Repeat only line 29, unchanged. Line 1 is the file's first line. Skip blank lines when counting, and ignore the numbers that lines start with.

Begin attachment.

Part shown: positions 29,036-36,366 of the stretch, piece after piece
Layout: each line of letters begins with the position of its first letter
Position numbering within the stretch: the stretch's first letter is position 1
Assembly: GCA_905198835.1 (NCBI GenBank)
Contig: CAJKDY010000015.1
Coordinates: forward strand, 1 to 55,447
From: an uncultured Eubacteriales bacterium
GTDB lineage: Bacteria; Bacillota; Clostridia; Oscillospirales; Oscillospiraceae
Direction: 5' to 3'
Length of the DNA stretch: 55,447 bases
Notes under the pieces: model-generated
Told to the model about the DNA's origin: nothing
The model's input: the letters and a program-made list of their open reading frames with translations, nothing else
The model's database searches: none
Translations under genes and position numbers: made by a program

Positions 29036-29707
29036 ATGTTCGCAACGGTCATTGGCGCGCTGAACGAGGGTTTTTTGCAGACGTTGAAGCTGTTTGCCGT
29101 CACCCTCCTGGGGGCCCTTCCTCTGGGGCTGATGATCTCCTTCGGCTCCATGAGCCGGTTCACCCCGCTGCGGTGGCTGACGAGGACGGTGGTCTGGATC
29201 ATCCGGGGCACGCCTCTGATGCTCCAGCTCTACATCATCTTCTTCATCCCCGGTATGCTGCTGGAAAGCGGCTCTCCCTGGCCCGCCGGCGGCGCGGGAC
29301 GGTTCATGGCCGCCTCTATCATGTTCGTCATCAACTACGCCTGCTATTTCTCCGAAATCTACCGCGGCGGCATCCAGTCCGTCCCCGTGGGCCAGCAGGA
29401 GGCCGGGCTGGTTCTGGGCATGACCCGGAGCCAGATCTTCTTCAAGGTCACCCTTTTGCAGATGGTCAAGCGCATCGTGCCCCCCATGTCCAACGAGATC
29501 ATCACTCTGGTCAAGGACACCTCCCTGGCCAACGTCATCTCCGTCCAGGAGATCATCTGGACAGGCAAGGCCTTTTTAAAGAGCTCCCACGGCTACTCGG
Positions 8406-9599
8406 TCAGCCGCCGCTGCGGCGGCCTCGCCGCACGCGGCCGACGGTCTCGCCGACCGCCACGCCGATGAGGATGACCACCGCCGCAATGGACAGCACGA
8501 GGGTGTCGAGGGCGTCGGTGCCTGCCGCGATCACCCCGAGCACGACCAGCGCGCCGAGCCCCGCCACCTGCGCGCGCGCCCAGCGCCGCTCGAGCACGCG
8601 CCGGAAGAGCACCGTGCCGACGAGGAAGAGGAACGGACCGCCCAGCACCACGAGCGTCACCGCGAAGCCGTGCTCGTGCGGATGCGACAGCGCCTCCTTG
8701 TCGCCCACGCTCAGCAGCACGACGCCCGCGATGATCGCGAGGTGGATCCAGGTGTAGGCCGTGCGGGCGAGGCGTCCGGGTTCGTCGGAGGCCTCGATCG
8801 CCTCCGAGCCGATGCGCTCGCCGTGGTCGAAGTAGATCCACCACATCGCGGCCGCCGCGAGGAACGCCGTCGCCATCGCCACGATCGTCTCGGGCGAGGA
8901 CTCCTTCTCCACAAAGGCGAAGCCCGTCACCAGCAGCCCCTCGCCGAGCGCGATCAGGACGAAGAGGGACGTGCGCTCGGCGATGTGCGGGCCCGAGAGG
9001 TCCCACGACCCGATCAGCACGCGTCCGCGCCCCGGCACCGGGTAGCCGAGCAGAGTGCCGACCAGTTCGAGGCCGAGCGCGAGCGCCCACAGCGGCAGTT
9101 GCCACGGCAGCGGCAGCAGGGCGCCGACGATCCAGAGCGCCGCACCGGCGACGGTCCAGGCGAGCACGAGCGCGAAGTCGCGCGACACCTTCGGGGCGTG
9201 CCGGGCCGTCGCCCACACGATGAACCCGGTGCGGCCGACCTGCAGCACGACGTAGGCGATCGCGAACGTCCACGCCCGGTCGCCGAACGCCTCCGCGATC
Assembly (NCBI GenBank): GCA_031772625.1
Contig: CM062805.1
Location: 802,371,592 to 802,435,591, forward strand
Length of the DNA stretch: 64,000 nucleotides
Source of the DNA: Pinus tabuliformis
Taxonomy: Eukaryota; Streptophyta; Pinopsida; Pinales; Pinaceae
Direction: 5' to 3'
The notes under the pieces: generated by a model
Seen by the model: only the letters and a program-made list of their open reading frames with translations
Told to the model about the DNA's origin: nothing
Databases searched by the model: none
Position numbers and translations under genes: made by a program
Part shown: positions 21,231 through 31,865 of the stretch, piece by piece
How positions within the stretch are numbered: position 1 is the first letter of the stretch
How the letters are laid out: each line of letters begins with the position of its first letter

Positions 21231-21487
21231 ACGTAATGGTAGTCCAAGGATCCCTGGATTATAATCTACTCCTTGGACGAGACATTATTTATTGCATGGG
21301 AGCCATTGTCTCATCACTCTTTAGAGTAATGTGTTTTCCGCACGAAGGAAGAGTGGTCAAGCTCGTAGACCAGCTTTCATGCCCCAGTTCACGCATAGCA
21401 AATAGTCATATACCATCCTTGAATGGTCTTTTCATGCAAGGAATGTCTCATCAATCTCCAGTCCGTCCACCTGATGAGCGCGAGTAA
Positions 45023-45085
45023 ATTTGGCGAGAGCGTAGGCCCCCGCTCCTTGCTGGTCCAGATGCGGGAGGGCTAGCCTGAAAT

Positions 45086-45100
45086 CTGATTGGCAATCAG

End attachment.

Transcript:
8901 CTCCTTCTCCACAAAGGCGAAGCCCGTCACCAGCAGCCCCTCGCCGAGCGCGATCAGGACGAAGAGGGACGTGCGCTCGGCGATGTGCGGGCCCGAGAGG